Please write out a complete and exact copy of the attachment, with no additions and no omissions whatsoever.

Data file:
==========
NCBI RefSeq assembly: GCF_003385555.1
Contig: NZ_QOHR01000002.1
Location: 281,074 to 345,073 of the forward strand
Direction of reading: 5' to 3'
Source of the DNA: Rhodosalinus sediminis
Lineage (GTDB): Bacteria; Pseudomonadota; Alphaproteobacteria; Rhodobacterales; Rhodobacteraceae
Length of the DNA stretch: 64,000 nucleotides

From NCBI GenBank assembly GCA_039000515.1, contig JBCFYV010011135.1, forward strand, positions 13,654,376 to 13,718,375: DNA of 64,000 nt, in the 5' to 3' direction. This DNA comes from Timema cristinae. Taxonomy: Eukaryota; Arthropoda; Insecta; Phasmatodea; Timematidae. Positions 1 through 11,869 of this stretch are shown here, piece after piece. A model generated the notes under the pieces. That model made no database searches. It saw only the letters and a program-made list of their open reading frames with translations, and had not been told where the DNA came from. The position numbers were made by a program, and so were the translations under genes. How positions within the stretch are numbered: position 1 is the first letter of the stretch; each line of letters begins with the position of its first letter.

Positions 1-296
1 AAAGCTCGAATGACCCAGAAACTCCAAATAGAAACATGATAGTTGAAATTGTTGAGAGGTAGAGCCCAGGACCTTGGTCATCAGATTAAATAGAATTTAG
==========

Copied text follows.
NCBI RefSeq assembly: GCF_003385555.1
Contig: NZ_QOHR01000002.1
Location: 281,074 to 345,073 of the forward strand
Direction of reading: 5' to 3'
Source of the DNA: Rhodosalinus sediminis
Lineage (GTDB): Bacteria; Pseudomonadota; Alphaproteobacteria; Rhodobacterales; Rhodobacteraceae
Length of the DNA stretch: 64,000 nucleotides

From NCBI GenBank assembly GCA_039000515.1, contig JBCFYV010011135.1, forward strand, positions 13,654,376 to 13,718,375: DNA of 64,000 nt, in the 5' to 3' direction. This DNA comes from Timema cristinae. Taxonomy: Eukaryota; Arthropoda; Insecta; Phasmatodea; Timematidae. Positions 1 through 11,869 of this stretch are shown here, piece after piece. A model generated the notes under the pieces. That model made no database searches. It saw only the letters and a program-made list of their open reading frames with translations, and had not been told where the DNA came from. The position numbers were made by a program, and so were the translations under genes. How positions within the stretch are numbered: position 1 is the first letter of the stretch; each line of letters begins with the position of its first letter.

Positions 1-296
1 AAAGCTCGAATGACCCAGAAACTCCAAATAGAAACATGATAGTTGAAATTGTTGAGAGGTAGAGCCCAGGACCTTGGTCATCAGATTAAATAGAATTTAG